Breaking Up With the Breast

It’s happening.  This is really happening.  And just when I said self-weaning was bullshit.  Don’t worry, this isn’t turning into a breastfeeding blog, because that’s coming abruptly to an end.  For the second consecutive night, my little guy sheepishly crawled in with a brother and snuggled in.  Without me. Without me.  Without his Mama.

This moment has been on my mind all day.  It was my first thought this morning, consumed my commute to work, filled the spaces in my mind during meetings, brought on an ache in my throat after lunch.  I was distracted as I watched my oldest play lacrosse tonight, at dinner and in the yard.  As I watched that sweet boy run and throw his head back in laughter, rolling in the grass, flashing me that toothy, goofy smile, I knew bedtime was coming.  We brushed teeth, I held my breath.  Climbed the stairs, put jammies on.  Stomach tightening, Are you going to sleep with your brother again tonight?  Yes.

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And all of a sudden, this became a story about a Mama losing her baby.  If reading that doesn’t signal the pierce of a tear, the sting of your nose, or your breath to catch, I can tell you that as a Mama, short of tragedy, there may be no greater loss.  So here is the raw truth: We want our children to grow, learn, become.  But the instances when they start to leave us are both the most heart-breaking and heart-filling moments we may ever experience.  A child turning from what was once the only comfort he knew, while causing undeniable pain, is a Mama’s greatest accomplishment.  We raise our children to leave us.  But the moment it actually happens is nothing we could have fathomed before that point.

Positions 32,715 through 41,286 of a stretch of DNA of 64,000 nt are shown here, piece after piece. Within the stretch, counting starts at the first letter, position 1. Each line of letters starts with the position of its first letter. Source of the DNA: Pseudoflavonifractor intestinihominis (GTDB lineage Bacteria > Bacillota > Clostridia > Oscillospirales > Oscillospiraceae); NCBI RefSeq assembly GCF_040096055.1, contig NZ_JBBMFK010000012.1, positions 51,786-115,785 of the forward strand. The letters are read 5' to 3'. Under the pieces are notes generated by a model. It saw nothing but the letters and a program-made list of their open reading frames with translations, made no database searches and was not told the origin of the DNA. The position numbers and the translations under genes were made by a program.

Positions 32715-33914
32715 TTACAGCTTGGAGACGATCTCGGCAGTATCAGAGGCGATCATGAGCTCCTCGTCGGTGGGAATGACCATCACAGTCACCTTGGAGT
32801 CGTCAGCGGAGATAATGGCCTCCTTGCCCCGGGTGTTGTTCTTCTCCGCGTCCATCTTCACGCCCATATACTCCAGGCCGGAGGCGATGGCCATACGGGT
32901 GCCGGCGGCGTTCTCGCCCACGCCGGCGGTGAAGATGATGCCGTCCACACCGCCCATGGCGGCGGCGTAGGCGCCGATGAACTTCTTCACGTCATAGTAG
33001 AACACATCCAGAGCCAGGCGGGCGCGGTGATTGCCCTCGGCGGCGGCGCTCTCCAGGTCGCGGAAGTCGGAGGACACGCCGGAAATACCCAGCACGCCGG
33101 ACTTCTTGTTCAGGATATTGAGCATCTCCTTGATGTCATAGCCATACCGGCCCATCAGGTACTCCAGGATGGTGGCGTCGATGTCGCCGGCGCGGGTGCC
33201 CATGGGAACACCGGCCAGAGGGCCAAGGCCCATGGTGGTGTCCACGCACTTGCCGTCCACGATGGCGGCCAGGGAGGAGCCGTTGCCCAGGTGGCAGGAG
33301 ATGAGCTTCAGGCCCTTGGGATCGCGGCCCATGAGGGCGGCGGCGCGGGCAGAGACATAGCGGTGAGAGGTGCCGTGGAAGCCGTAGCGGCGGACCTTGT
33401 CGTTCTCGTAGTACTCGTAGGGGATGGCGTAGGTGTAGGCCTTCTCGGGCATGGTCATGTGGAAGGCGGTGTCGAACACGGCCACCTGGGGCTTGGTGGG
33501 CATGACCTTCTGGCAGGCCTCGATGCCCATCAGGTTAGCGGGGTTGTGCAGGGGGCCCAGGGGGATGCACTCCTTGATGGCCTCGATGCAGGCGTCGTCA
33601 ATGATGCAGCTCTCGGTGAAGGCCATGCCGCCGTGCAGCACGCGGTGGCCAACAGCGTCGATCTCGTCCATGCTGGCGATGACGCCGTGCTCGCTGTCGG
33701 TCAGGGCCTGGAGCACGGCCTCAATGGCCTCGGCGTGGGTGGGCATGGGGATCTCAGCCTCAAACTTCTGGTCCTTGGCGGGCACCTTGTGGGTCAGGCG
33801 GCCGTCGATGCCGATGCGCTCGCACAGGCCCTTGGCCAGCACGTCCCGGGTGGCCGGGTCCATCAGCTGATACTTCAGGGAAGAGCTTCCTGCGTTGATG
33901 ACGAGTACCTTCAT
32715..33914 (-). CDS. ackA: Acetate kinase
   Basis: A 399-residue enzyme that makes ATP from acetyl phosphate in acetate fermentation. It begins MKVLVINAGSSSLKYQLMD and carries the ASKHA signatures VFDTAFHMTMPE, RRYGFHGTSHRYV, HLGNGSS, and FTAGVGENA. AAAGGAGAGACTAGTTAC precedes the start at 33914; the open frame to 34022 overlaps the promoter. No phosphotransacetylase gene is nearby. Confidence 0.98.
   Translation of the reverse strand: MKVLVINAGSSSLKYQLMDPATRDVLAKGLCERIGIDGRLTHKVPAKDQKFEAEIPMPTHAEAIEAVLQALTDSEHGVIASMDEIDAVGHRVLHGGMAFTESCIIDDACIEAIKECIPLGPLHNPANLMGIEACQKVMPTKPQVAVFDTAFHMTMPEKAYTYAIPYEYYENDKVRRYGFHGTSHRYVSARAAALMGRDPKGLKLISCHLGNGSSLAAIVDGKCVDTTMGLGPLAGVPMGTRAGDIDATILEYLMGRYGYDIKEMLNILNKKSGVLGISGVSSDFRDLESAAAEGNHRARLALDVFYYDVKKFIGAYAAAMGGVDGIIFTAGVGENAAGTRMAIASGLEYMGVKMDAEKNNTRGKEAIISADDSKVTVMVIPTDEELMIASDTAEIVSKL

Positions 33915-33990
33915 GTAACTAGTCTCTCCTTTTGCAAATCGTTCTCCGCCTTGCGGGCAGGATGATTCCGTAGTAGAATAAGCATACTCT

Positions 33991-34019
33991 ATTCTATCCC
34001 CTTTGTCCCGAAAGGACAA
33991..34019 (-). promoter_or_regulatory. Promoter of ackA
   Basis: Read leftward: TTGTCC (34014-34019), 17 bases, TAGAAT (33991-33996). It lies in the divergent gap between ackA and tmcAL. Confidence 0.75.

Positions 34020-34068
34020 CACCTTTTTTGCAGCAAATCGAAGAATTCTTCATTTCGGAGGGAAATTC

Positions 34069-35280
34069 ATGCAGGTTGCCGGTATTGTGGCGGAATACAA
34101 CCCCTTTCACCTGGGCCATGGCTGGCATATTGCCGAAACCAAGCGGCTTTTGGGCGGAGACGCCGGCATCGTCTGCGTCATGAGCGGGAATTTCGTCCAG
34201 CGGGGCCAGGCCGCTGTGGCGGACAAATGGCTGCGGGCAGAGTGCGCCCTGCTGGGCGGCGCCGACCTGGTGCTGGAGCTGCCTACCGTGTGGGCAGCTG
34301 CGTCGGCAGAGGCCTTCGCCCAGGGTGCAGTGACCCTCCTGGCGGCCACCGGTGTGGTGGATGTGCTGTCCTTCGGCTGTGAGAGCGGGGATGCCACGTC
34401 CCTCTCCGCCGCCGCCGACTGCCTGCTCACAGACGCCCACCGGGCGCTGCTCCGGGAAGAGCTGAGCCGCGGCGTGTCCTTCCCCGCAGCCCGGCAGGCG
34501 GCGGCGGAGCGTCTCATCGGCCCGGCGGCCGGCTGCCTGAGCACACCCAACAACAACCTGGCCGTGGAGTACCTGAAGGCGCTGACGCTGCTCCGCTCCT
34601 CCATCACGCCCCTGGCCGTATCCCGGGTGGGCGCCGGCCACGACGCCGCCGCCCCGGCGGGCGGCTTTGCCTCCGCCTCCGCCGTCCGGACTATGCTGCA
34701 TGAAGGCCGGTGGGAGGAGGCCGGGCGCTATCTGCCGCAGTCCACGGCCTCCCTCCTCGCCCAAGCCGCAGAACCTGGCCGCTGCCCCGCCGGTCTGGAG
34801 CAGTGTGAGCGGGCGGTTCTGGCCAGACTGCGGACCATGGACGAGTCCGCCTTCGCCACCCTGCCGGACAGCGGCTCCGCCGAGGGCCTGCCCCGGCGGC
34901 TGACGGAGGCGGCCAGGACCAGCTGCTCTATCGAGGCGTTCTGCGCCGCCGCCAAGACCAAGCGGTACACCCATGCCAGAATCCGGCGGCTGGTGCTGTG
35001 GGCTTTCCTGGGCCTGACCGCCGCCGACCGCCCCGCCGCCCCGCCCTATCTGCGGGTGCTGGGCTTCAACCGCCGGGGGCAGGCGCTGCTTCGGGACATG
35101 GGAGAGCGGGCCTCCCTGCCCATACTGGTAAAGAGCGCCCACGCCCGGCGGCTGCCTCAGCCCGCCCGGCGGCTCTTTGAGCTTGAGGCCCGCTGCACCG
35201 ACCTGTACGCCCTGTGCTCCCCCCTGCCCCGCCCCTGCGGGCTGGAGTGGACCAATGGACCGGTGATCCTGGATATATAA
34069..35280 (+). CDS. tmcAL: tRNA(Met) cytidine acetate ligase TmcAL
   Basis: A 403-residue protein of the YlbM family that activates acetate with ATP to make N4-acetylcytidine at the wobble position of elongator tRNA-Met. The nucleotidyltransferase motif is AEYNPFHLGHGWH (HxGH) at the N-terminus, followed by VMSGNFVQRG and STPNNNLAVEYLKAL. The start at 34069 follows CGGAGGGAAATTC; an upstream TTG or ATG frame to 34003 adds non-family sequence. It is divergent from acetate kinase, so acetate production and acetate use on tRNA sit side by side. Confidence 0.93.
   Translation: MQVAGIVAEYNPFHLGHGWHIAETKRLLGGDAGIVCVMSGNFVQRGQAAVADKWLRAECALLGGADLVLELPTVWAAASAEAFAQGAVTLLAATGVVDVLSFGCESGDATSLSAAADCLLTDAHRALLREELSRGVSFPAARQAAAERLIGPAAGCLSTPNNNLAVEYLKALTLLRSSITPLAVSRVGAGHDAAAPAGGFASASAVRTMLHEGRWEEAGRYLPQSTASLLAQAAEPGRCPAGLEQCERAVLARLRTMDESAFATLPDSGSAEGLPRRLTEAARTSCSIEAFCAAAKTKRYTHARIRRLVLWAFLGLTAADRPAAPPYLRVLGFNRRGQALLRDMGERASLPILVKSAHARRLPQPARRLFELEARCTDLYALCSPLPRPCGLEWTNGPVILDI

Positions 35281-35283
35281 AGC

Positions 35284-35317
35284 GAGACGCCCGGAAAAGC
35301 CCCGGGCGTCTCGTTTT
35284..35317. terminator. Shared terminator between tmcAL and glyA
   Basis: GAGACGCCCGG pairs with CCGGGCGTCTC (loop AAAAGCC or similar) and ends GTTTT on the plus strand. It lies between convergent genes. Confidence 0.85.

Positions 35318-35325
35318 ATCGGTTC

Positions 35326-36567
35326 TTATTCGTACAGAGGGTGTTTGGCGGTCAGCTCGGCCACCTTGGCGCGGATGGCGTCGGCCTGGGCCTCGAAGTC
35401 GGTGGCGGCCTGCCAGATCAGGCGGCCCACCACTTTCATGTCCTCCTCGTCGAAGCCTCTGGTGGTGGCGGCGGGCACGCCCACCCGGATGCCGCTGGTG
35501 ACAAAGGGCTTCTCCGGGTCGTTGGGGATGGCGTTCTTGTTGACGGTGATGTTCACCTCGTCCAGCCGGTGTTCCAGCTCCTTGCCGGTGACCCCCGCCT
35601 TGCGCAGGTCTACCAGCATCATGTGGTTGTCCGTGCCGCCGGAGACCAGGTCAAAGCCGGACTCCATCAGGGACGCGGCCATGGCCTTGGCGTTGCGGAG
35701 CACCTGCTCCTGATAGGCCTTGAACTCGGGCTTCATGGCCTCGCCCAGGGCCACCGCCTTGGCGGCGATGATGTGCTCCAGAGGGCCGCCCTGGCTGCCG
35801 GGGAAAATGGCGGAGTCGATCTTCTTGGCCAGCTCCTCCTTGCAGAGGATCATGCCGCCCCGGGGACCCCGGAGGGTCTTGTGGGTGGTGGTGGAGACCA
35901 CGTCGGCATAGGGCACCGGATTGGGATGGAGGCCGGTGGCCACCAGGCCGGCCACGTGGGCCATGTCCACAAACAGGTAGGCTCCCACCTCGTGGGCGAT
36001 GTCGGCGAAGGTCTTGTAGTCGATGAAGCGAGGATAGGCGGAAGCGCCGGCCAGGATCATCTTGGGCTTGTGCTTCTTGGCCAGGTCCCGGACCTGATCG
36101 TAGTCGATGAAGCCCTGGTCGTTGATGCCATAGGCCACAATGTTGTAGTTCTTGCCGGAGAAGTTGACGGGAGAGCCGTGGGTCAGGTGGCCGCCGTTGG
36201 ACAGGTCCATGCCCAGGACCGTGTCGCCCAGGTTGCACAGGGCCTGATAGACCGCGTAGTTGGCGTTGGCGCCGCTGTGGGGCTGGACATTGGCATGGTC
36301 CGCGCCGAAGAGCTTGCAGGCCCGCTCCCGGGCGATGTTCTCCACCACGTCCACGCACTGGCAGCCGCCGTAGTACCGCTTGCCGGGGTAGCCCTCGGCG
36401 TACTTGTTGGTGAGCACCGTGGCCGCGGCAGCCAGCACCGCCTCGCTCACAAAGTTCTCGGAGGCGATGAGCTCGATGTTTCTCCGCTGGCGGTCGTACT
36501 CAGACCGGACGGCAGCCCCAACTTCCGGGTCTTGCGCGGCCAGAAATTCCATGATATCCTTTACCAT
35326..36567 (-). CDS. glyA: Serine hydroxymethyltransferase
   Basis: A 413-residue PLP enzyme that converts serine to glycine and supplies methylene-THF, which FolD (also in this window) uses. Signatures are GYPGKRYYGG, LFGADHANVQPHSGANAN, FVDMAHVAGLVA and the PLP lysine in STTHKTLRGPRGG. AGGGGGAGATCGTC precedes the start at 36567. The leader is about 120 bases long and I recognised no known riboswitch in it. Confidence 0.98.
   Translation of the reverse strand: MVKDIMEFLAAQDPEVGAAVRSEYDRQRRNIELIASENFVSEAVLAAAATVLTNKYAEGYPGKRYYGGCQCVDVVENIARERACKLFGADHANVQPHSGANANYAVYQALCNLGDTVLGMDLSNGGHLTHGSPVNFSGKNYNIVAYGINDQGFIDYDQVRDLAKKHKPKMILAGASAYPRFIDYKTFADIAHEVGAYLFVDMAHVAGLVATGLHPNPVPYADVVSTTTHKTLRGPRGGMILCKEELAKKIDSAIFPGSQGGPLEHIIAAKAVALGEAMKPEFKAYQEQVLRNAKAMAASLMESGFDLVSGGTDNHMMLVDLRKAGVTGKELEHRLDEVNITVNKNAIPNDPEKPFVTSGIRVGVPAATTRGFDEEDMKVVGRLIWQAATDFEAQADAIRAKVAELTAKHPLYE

This is also the story of a baby growing into a child.  He’s not leaving his Mama, he just needs her a little less.  We need to learn to bond in a different way.  I am beyond thankful that he is choosing this path on his own will.  I would be lying if I didn’t admit that I’d wondered if it was time or thought about how we would do this.  He’s taken the guesswork out of the process.  I’m trying not to let this break my heart.  Trying so hard to accept his choice.  I never, in my whole life, thought I’d grow so attached to nursing.  It’s not the act of nursing, it’s the connection we share at the end of the day.  Correction: It’s the connected we shared at the end of the day.

My heart feels heavy and light tonight, if that’s possible.  So much of Mamahood is filled with experiences which are both the best and worst thing all at once.  I’m living in the moment; documenting these moments, pouring my guts out because I need to not feel alone in this.  I know I’m not.  I know there are a many of Mamas nodding their heads right now.  Thank you Mamas.  I know there maybe some who are not Mamas reading too- and hopefully now you get it.  Now you get a peek into this world of being a Mama.  The struggle, the success, the pain, the bliss.  The Love.

Peace Mamas.

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Something a Little Different…

My little guy is in love.  With boobs.  My boobs.

I have to begin by saying that there may be some naysayers out there- some of my closest friends and even family.  I am nursing my 28 month old.  Some friends have nursed past six months, some past a year, and some still past two years.  I am aware though that I am a minority.  We nurse before nap and bedtime every day.  And most mornings.  And when he’s sick.  And when he takes a wicked head-knocker.  But that’s it.  Promise.